A natural assumption among scientists had been that once initiated, the impulse to oscillate would ripple across the embryo -- which begins as one big cell that then divides repeatedly -- and set the stage for multiple rounds of cell division to occur in sync. Wingreen and his colleagues found, however, that the natural spread of oscillation is unstable and would result in an erratic patchwork of missed and incomplete cell divisions. They predicted that cell activity instead has to be triggered throughout the embryo at almost exactly the same time.

The researchers' simulation produced the first indication that the fast-moving calcium wave known to spark cell division doubles as a synchronizer that sets cells to the same developmental timetable. The finding revealed a crucial role for the somewhat puzzling existence of the calcium wave, as well as a new level of sophistication in how embryos function.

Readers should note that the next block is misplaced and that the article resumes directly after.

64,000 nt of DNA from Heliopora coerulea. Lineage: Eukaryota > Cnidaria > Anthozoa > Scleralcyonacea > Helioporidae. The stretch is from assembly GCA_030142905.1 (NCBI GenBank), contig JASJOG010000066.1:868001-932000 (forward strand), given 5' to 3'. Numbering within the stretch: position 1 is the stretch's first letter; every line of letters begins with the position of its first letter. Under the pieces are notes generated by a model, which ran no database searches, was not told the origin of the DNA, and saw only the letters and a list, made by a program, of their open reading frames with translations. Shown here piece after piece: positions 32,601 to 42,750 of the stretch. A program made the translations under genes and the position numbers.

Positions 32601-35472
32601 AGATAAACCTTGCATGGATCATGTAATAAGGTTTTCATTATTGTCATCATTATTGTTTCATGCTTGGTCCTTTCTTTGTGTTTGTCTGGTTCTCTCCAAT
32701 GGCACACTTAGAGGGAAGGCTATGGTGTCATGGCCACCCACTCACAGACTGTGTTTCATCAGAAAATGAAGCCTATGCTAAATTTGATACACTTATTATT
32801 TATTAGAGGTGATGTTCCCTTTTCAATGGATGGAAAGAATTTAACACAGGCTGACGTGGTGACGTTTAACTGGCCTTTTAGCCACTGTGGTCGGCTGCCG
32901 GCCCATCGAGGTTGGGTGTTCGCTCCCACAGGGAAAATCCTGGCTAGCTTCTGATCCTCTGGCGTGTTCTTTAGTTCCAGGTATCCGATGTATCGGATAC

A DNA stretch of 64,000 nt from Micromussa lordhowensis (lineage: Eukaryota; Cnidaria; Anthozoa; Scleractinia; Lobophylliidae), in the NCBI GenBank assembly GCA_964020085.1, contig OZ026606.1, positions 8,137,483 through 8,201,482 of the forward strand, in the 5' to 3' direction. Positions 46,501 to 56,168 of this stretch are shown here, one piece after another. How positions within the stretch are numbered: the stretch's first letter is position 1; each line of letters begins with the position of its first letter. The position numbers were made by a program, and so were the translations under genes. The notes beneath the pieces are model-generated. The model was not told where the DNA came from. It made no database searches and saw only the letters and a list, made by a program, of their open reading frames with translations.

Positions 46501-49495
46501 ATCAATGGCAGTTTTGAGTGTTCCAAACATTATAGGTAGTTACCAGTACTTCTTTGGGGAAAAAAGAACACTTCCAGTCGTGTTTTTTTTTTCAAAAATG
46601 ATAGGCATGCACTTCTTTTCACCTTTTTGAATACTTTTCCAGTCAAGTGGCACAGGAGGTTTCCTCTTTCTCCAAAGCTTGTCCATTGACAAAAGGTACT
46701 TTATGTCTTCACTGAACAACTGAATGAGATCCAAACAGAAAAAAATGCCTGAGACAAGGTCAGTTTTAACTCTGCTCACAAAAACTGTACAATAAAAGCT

"We didn't have to go searching for chaos, it just came right out at us," Wingreen said. "When the dust settled, it became clear that cell-cycle oscillation, while remarkably uniform in the end, does not come by that harmony on its own, especially not in anything as big as an embryo, which is much larger than a typical cell. But then the question became, if there's this potential for chaos, how does the system avoid it? It turns out that the system needs the calcium wave to avoid chaos and that wave is activated surprisingly fast."

The embryo's need for stabilization and the dual role of the calcium wave illuminates the intricacy of developing embryos, as well as the impressive ability of embryos to prevent their own destruction, said James Ferrell, a Stanford University professor of chemical and systems biology. The Princeton researchers based their work on formulas that Ferrell developed from experiments on African clawed frog embryos that describe how embryos divide and replicate in timed cycles during early development.